Present Value at 7 percent.............................    -$271,391,140
Annualized 7 percent...................................     -$18,997,380
------------------------------------------------------------------------

    The full cost analysis narrative can be accessed at http://www.regulations.gov.

V. Executive Orders 12866 and 13563

    Executive Orders (E.O.s) 12866 and 13563 direct agencies to assess 
all costs and benefits of available regulatory alternatives and, if 
regulation is necessary, to select regulatory

[[Page 62545]]

approaches that maximize net benefits (including potential economic, 
environmental, public health and safety effects, distributive impacts, 
and equity). E.O. 13563 emphasizes the importance of quantifying both 
costs and benefits, of reducing costs, of harmonizing rules, and of 
promoting flexibility. This is a significant regulatory action and, 
therefore, was subject to review under Section 6(b) of E.O. 12866, 
Regulatory Planning and Review, dated September 30, 1993. This rule is 
not a major rule under 5 U.S.C. 804.

VI. Executive Order 13771

    This rule is considered to be an E.O. 13771 deregulatory action. 
Details on the estimated cost savings can be found in section IV. of 
this preamble.

VII. Regulatory Flexibility Act

    The change may have a significant economic impact on a substantial 
number of small entities within the meaning of the Regulatory 
Flexibility Act, 5 U.S.C. 601, et seq. The Initial Regulatory 
Flexibility Analysis (IRFA) has been performed and is summarized as 
follows:

    DoD, GSA, and NASA are proposing to amend the Federal 
Acquisition Regulation (FAR) to implement regulatory changes made by 
the Small Business Administration (SBA) in its final rule published 
in the Federal Register at 81 FR 34243 on May 31, 2016. SBA's final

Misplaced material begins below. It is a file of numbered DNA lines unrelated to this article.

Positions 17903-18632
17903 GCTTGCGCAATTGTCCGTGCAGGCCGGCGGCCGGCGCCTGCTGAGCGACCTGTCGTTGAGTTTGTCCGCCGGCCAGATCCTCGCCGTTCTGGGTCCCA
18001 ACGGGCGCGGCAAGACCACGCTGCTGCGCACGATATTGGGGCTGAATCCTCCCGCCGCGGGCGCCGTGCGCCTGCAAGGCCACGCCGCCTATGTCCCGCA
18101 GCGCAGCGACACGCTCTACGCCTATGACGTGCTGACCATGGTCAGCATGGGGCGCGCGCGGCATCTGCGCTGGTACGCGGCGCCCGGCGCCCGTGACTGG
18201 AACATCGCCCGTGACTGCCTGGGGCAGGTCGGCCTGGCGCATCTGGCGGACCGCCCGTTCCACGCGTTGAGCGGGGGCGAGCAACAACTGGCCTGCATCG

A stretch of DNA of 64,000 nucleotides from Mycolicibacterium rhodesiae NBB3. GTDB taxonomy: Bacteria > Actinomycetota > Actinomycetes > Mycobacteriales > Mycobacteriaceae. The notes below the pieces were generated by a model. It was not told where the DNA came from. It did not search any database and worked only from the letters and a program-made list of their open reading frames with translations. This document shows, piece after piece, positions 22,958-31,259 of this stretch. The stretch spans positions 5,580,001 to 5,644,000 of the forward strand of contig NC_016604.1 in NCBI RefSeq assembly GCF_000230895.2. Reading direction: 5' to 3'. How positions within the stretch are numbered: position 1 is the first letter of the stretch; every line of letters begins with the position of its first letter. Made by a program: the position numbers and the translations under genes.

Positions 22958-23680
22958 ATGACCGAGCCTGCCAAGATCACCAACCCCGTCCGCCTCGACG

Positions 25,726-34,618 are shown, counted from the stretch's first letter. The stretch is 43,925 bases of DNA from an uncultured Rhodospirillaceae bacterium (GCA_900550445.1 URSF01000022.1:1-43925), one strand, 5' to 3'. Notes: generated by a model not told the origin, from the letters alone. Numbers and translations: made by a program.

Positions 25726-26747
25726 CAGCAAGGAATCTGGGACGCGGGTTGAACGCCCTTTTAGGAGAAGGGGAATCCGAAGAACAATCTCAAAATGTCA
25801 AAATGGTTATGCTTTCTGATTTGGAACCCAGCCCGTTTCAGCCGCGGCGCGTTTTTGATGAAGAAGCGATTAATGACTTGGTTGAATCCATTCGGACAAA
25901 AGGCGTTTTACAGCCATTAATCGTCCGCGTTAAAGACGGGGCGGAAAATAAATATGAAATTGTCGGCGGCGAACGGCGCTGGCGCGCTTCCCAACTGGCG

rule implements the statutory requirements of section 1651 of the 
National Defense Authorization Act (NDAA) for Fiscal Year (FY) 2013. 
Section 1651 revised and standardized the limitations on 
subcontracting, including the nonmanufacturer rule, that apply to 
small business concerns under FAR part 19 procurements.
    The objectives of this proposed rule are to apply the 
limitations on subcontracting consistently to the small business 
concerns identified in FAR 19.000(a)(3) and to change the method of 
calculation to the percentage of the award amount to be spent on 
subcontractors. The legal basis for the rule is section 1651 of the 
NDAA for FY 2013, codified at section 46 of the Small Business Act 
(15 U.S.C. 657s).
    This rule may have a positive economic impact on small 
businesses, because it will make application of the limitations on 
subcontracting and the nonmanufacturer rule uniform across all small 
business programs and make it easier to calculate compliance with 
the limitations on subcontracting. Through the ability to meet the 
limitations by means of subcontracts with similarly situated 
entities, this rule will make it possible for small businesses to 
compete for larger contracts than they could in the past. The rule 
will encourage small business prime contractors to award 
subcontracts to other, similarly situated, small businesses. 
Analysis of the System for Award Management (SAM) indicates there 
are over 321,938 small business registrants. Firms looking to be